The AICD’s experience is that the overwhelming majority of company directors take health and safety matters very seriously. Aside from legal obligations and ethical expectations, it is critical that directors and officers pay particular attention to the health and safety of employees and others within the workplace, and this has a strong focus in the AICD’s educational curriculum and materials.

The AICD limited its comments to two of the recommendations, being (i) the Category 1 offence and industrial manslaughter (recommendation 23(a)-(b)) and (ii) the prohibition of insurance for WHS fines (recommendation 26).

In summary:

  • The AICD is of the view that the introduction of an industrial manslaughter offence is not necessary. WHS laws are rightly focused on prevention of workplace injuries and death rather than punishment for wrongdoing (being the focus of manslaughter offences).
  • The existing Model WHS Laws have struck the right balance between prevention and deterrence in the form of the Category 1 offence, which has significant penalties and the potential for imprisonment. The AICD is of the view that industrial manslaughter offences may ultimately distract regulators from the core object of the WHS laws.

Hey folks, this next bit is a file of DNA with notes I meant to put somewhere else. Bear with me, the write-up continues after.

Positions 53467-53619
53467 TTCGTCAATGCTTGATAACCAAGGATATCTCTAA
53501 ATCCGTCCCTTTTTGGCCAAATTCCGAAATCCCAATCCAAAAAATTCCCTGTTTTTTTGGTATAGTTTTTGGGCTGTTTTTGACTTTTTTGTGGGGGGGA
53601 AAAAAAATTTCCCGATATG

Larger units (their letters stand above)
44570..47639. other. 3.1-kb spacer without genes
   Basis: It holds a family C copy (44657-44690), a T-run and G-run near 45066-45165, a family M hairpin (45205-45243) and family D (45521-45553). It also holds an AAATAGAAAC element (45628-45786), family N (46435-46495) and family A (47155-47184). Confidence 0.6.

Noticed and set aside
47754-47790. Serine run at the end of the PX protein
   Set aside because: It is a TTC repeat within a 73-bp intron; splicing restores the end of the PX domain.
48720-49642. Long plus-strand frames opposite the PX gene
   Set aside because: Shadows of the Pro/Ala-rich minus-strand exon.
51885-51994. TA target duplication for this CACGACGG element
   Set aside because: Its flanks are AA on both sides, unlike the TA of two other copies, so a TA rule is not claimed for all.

• Although the AICD does not consider it necessary to amend the Category 1 offence to include gross negligence, the AICD would not oppose its inclusion provided the high standard of gross negligence (set out in the submission) is incorporated into the definition.
  • The AICD does not support the prohibition on insurance for fines in a WHS context. Such a prohibition may mean that an individual can be held liable without the need for some culpability to be established. This makes the availability of insurance crucial. The common law already adopts a carefully balanced approach to cases involving an insured seeking to claim under an insurance policy with respect to any alleged criminal liability.

You can read our submission here.